Gaining Intelligence from Contextualized Data
by Anh Nguyen, CTO, Creative Electron Inc.
Data, data everywhere, but what to do with it?
We are inundated and often overwhelmed by data. It is everywhere, from the outputs we receive from system level software to the granular data we get from each piece of equipment on the SMT line. The problem is not getting more data, in fact we are flooded with data, what we don’t have is intelligence from that data. This is where we need to consider contextualizing our data and adding more dimensions or layers.
In the diagnosis of a disease a doctor might have a single blood test reading, but without context, this is difficult if not impossible to accurately diagnose using just that single sample. If we add the dimension of time and date, we can now see a trend in that reading that may have implications. Additional dimensions or layers such as the typical reading for similar patients can be added and compared to groups of patients who go on to display other symptoms as well as those who don’t.We can also add in family history to create a multi-dimensional picture from the data. These layers help us make better decisions and having them at our fingertips and in real-time allows us to make faster decisions. This is how humans make decisions, by reviewing multiple data points simultaneously. This is how we derive intelligence from data.
In the world of electronic production, data becomes intelligence when it can be used to improve the performance of a process or a group of processes. At the end of the day, this intelligence is used to drive business goals such as improving efficiency and quality.For data to become information it needs to be contextualized. For example, an x-ray inspection system can give you a data point that a specific BGA has 30% of void, but you don’t know if that is good or bad, you don’t know if you should pass or fail that specific joint. It’s one data point, lost in time and space.
The first stage in contextualizing the data, is to add a time domain. That’s where statistical process control comes in. Instead of looking at specific pieces of data, isolated in time and space, statistical process control tries to do is contextualize the test with control time. Now we can see if the reading we take is extraordinary or part of a trends of decaying performance that need corrective action.
Industry 4.0 and the widespread ability of production and inspection equipment to produce data, offers another dimension of contextualization. We can also now contextualize our data against that derived from other equipment. Now we can see our void data within the context of the line and whether the part meets the criteria of other pieces of inspection equipment.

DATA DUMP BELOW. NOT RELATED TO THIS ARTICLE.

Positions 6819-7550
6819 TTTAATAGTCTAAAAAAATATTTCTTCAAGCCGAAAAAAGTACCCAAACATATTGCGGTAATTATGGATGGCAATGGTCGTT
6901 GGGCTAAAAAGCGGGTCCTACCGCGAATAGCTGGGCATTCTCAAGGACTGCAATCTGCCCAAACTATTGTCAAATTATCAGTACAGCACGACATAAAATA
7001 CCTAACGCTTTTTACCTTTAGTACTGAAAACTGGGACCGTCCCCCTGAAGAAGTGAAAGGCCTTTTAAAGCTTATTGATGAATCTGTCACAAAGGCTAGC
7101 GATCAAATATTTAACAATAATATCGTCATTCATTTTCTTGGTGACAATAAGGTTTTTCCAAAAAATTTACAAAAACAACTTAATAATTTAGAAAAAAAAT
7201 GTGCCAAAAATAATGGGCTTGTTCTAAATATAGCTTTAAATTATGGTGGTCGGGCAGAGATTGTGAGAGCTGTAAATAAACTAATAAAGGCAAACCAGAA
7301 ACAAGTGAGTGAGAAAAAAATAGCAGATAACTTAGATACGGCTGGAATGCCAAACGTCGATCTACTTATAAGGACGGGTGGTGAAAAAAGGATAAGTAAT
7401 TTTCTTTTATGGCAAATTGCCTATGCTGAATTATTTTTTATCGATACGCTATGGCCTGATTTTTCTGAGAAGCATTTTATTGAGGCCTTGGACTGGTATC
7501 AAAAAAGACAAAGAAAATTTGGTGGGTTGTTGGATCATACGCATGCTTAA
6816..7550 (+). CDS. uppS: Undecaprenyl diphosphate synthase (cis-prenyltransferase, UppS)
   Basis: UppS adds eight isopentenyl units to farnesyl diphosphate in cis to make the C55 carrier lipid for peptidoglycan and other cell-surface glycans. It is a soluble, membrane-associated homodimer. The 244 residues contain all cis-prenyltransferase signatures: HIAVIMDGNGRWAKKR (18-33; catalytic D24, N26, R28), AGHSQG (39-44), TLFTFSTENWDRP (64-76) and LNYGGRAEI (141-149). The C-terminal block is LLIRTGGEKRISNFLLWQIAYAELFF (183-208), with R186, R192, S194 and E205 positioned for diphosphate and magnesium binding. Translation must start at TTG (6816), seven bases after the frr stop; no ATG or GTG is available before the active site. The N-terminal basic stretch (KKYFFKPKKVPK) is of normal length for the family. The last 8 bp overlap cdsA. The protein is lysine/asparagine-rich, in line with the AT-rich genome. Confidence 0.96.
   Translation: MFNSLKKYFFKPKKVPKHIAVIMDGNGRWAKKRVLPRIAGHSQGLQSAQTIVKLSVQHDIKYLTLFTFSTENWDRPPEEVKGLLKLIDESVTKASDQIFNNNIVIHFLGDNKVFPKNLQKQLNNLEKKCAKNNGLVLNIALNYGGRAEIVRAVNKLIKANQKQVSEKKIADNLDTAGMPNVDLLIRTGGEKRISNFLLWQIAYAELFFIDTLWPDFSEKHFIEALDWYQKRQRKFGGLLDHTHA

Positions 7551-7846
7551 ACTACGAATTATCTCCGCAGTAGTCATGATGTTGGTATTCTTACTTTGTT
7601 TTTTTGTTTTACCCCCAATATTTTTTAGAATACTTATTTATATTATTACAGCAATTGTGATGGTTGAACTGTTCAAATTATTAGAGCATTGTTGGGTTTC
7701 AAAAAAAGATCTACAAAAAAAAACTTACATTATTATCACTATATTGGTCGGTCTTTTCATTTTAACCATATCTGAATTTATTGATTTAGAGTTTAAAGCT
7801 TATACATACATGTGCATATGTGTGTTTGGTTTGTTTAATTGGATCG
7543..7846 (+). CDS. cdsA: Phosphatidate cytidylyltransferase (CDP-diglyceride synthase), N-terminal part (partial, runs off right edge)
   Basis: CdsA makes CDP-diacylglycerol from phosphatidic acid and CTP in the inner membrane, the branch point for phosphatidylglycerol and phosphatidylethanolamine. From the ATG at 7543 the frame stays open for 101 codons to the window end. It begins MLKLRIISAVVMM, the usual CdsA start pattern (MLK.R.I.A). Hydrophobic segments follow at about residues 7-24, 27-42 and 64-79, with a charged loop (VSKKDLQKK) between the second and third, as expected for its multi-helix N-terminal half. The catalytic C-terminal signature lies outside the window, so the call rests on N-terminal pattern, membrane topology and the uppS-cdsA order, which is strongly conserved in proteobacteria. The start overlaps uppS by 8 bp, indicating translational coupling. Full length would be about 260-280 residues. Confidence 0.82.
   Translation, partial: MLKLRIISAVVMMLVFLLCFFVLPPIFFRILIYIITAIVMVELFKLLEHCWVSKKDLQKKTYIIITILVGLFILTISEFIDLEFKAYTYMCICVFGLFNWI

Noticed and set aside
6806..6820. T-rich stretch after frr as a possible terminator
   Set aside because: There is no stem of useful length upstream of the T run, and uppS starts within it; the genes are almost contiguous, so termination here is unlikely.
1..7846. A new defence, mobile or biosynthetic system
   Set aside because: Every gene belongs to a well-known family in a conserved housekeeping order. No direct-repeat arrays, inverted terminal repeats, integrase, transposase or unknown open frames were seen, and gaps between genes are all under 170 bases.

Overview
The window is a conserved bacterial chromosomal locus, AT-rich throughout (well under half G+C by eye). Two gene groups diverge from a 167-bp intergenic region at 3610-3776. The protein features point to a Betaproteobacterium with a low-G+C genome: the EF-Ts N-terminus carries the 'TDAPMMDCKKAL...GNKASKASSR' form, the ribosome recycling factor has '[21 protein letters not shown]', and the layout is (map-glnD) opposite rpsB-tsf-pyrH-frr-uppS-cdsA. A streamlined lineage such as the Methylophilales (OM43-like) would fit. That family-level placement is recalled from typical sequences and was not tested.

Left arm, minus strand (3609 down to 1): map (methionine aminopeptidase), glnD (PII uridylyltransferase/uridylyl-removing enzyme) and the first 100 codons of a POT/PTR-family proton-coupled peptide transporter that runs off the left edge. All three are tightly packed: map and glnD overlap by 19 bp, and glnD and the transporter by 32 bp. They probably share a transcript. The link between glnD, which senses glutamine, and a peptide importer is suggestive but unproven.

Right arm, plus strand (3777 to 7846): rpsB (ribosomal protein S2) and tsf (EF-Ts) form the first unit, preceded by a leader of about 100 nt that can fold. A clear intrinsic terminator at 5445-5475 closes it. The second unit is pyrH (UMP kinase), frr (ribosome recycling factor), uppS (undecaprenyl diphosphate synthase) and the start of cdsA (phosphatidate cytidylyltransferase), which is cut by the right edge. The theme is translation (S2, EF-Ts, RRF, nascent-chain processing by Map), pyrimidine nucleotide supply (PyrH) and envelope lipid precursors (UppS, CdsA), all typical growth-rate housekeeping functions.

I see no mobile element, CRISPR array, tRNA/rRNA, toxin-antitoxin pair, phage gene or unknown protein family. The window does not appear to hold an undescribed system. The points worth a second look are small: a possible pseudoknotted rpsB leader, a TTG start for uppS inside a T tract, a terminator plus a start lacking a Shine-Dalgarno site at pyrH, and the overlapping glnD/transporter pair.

We can add as many dimensions as we have available to create this multidimensional environment, a multidimensional analysis engine for the manufacturing floor, one dimension at a time. For example, a third dimension can be incoming inspection results from goods-in. We might determine that an issue is associated with a package type, or vendor or batch. Let’s say that we determine excess voiding in a specific BGA, even when the SPC (Statistical Process Control) passes. The second dimension from other machines passed as well but they are marginal. They’re a pass but a slight outlier from what they should be. The third dimension tells you that the specific component might have been the suspect. Those three dimensions provide progressively more powerful information, so three data outputs provide a more powerful information data set to assess if you should ultimately pass or fail based on that sample.
We don’t have to stop at three dimensions, we can do four-, five-, six-dimensional optimization engine that can be assessed by an AI (Artificial Intelligence) algorithm that can help us in the future contextualize that information data set.
As an industry, and at a minimum, we should require all equipment manufacturers to provide us with a time stamped series of data and ideally, those equipment manufacturers can help contextualize the data in the first dimension of statistical process control.
I think we can expect some of the world’s largest software companies to come into the manufacturing industry to help perfect and optimize this multi-dimensional process control system. There’s little doubt where our industry is heading and whilst we don’t foresee humans being replaced by this analysis, we do see an important role for artificial intelligence and machine learning algorithms in supporting, or augmenting, humans in making critical decisions regarding the quality control of the products we make every day.
About the author:
Anh Nguyen, CTO, Creative Electron
After receiving a degree in Electrical and Computer Engineering from the University of California San Diego, Anh had a successful career as a software engineer at Sun Microsystems and then Oracle. A superstar and industry visionary, she brings to us years of experience in machine learning, neural networks, and artificial intelligence. That’s why we were delighted when Anh decided to join our team to lead our R&D efforts. With a perfect blend of software and hardware development expertise, she understands how the perfect x-ray machine must work.